Book of the Month: Gilead by Marilynne Robinson

When I first started reading Gilead, I honestly didn’t think it would be the book of the month or that I would even talk about it (for various reasons, some discussed below), but gradually, page after page, it moved me beyond words. And here we are. The book of this month is an old book titled, Gilead, and written by Marilynne Robinson.

Gilead documents the memories and legacy of Reverend John Ames (who narrates the entire book) as he comes to term with the end of his life in the form of a letter to his young son. Throughout the course of the letter (and by extension, the book), he writes about his father and his father’s father (both of whom were also preachers) and the tension that constantly simmered between them. While his father was a pacifist, his grandfather was a man who lost his eye in battle and whose pistol and bloody shirts, concealed in an army blanket, are possibly artifacts from the fight between the abolitionists and settlers who wanted to vote Kansas into the union as a slave state. In addition to parsing out that dynamic, John Ames also writes about the son of his best friend and namesake, Jack Ames Boughton, and the complicated relationship Jack seems to have with everyone.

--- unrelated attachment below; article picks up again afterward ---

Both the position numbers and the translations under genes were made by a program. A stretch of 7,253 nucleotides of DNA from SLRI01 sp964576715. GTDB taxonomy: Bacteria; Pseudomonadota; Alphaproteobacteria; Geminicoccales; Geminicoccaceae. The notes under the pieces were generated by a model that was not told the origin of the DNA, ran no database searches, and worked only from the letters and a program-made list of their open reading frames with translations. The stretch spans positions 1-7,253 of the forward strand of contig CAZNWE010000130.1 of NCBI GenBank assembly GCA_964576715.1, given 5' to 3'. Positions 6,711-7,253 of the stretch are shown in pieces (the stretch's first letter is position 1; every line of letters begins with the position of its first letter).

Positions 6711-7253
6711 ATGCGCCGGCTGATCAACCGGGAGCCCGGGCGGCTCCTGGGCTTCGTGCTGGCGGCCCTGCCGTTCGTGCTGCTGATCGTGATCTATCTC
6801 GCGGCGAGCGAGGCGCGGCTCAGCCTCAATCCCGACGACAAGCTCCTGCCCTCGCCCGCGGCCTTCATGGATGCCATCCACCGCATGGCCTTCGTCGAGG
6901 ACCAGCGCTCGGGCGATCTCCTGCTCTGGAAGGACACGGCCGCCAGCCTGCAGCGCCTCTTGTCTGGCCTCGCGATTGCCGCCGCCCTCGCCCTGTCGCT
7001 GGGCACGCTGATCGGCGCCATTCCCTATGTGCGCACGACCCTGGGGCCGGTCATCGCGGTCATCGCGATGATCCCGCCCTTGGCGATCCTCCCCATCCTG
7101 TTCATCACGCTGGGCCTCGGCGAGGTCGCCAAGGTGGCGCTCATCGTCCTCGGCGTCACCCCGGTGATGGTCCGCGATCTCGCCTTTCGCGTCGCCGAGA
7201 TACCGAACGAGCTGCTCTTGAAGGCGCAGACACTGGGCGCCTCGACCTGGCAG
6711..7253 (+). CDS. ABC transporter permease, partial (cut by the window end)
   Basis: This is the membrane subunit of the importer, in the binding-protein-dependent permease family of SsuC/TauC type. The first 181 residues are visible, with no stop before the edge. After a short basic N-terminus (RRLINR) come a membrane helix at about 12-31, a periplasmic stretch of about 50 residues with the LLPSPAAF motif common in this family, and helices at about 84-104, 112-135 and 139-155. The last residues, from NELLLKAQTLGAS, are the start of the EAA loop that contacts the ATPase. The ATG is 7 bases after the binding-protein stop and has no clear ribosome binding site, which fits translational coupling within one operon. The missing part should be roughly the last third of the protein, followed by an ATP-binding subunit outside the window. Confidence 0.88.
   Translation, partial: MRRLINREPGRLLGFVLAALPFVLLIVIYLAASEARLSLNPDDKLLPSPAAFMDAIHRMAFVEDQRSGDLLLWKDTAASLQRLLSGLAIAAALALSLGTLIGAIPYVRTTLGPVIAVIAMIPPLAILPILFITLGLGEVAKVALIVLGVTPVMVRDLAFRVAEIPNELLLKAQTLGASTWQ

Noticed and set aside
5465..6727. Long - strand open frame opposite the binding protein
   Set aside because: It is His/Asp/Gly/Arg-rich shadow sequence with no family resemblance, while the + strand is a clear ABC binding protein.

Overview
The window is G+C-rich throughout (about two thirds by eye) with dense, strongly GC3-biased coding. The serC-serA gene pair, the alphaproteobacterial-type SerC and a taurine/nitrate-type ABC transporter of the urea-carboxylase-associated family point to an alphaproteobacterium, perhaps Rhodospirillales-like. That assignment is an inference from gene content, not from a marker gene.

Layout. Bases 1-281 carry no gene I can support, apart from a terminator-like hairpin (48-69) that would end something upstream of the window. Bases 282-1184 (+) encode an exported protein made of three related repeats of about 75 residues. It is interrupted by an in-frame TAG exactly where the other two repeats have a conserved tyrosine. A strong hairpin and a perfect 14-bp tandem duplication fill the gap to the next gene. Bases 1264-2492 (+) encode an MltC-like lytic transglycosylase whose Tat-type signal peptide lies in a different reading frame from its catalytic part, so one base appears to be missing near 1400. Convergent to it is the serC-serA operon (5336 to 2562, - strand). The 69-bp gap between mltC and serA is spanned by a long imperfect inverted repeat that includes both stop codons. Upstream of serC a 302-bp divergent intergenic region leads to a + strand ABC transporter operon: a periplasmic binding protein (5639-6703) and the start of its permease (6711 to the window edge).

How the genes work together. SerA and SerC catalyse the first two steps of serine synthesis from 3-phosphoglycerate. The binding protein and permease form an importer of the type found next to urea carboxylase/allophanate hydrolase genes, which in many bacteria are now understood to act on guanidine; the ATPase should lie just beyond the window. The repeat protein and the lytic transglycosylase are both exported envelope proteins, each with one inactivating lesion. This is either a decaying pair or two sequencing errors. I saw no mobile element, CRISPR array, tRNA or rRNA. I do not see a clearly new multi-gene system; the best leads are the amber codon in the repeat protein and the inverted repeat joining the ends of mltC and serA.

This book worn a Pulitzer among other amazing awards, but that’s not why you should read it. You should read it because it causes you to think. It is quiet, gradual, and extremely contemplative. But most of all, it is moving. As a philosophical novel, the thoughtfulness is subtle, and it doesn’t try hard to be complex. If it is complex, it is because human nature is complex. I have a few favorite fictional characters and John Ames is somewhere at the top.